Republicans also probably wanted the recount it in the news while they try to pass new laws that restrict voting rights, like same day registration, early voting, mail voting, etc. They were hoping they could use your money to create a climate for passing voter suppression laws in Montana.

Brief grinch meme plagued Welch campaignWelch had tried to force the recount to be conducted right before the Christmas holiday–much to the dismay of county officials and their employees.  The grinch-like demand wasn’t lost on internet pranksters, prompting a brief grinch mini-meme of sorts with pics like this making the rounds.

Thankfully, the GOP failed on both accounts.  A judge said they had to live by the same rules as everyone else and must pay for the recount.

But when it came time to put up the money, Welch said she didn’t actually have it–revealing some inconsistencies with her previous statements.

First, Welch had said that the national republican party would pay for the recount, but when it came time to pay the money wasn’t there.  The national Republicans refused to comment.

The GOP wouldn’t say how much they had raised, if anything.  And instead of accepting the fact that the voters decided against the right-wing education policies the GOP was peddling, they tried to blame the Secretary of State for Welch’s loss.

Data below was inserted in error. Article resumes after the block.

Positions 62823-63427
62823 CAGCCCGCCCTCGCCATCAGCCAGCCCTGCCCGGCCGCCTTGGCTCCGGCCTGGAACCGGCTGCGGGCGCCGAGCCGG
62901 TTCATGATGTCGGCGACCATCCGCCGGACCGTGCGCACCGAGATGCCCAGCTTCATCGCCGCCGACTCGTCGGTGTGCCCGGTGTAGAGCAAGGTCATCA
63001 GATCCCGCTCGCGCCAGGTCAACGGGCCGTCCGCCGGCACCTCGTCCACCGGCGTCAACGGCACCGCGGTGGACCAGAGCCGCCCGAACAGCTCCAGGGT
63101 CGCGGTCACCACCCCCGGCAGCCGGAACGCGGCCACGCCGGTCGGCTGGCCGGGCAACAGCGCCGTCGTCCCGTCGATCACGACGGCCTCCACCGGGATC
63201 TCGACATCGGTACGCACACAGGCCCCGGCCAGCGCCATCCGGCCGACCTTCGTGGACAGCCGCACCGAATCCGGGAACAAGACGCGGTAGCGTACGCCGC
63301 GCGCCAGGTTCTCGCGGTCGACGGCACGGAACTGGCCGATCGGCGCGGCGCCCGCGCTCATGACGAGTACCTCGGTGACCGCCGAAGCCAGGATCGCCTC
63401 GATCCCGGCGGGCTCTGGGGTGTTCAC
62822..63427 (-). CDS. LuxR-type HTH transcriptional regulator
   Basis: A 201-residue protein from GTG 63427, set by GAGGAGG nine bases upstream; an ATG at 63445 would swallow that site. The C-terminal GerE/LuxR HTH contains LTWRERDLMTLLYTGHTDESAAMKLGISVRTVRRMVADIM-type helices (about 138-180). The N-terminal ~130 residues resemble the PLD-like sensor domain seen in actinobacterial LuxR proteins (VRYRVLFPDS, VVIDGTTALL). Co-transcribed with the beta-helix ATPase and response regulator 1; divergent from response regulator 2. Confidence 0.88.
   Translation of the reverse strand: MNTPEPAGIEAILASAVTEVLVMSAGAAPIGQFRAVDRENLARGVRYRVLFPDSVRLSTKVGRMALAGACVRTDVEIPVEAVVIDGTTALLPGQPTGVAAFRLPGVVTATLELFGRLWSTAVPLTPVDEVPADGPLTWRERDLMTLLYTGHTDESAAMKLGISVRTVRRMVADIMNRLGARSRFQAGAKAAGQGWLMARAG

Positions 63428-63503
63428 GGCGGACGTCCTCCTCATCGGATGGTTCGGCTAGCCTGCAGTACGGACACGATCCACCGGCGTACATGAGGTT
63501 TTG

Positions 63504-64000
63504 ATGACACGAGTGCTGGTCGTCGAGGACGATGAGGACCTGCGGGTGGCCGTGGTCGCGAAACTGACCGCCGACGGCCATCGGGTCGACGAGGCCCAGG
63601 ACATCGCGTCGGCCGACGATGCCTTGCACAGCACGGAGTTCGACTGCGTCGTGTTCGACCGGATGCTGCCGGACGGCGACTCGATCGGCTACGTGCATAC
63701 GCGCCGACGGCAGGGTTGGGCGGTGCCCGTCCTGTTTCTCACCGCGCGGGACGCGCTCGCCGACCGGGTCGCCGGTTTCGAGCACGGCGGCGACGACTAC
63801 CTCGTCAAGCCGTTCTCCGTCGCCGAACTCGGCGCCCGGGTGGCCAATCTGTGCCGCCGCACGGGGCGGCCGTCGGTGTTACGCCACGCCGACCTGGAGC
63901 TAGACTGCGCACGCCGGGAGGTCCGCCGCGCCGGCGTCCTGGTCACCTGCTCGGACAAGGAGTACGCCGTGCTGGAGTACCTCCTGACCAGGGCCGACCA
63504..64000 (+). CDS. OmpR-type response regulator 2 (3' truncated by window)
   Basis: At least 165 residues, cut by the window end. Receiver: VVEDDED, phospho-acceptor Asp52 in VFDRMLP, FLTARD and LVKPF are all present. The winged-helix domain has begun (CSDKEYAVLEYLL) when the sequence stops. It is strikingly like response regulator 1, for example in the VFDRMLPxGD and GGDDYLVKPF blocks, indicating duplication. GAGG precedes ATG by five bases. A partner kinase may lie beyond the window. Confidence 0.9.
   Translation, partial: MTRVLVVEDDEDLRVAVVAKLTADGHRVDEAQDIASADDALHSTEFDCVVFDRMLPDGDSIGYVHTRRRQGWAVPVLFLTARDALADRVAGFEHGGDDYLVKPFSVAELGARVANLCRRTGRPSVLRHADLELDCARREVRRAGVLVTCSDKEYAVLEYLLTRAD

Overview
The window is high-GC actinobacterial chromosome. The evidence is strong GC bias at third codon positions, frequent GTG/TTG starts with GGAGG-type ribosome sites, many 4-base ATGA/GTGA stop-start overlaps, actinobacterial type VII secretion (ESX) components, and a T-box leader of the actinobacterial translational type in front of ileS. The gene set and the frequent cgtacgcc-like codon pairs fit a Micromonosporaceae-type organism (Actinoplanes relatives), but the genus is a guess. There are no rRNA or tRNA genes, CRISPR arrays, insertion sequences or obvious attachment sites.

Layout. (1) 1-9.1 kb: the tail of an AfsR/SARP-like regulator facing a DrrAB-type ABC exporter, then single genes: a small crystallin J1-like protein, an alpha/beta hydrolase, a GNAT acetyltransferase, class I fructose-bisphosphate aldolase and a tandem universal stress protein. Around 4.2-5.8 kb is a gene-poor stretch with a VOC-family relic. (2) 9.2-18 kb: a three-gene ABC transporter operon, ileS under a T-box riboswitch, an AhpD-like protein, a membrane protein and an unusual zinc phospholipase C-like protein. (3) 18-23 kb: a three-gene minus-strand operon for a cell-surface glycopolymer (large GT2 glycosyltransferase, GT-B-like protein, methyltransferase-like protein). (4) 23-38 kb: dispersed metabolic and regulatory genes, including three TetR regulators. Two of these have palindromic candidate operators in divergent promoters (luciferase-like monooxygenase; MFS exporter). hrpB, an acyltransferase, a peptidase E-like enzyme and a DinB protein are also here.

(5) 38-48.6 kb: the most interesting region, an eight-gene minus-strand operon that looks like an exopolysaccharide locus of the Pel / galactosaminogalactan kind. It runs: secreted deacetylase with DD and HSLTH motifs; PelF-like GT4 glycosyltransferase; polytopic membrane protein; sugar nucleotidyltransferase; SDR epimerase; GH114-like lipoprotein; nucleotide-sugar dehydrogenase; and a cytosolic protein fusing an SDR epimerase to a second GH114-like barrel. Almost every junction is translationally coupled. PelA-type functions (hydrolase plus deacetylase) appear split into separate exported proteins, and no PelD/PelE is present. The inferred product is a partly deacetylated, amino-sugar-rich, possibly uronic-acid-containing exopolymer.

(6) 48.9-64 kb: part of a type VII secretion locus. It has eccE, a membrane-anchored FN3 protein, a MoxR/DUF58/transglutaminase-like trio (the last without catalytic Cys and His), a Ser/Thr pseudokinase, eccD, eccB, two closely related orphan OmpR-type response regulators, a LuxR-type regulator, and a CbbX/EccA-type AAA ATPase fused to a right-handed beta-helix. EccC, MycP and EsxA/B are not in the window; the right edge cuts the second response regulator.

There were other inconsistencies in Welch’s statements.  As the Billings Gazette reported. “Welch said [Citizens United attorney James Bopp] is the lawyer hired by the Republican National Committee to work on the case, but another attorney from his firm, Anita Woudenberg, delivered arguments Friday.”

Perhaps all this talk of national money and famous lawyers was Welch was trying to color her race with some kind of national importance.  Whatever the reason, somebody wasn’t telling the truth. Either that or intelligent life is just not found on this particular planet.

Sandy Welch, and the Ruse

The GOP is asking for a recount in the state superintendent’s race, for what appears to be part of a high-intensity push to create a climate for passing voter suppression laws in Montana.

The Associated Press reported this week that the national Republican Party gave Sandy Welch (who ran against popular dem Denise Juneau) $100,000 to pay for the recount and another $100,000 to hire GOP lawyer behind Citizens United, James Bopp to sue for a recount (one she can’t win).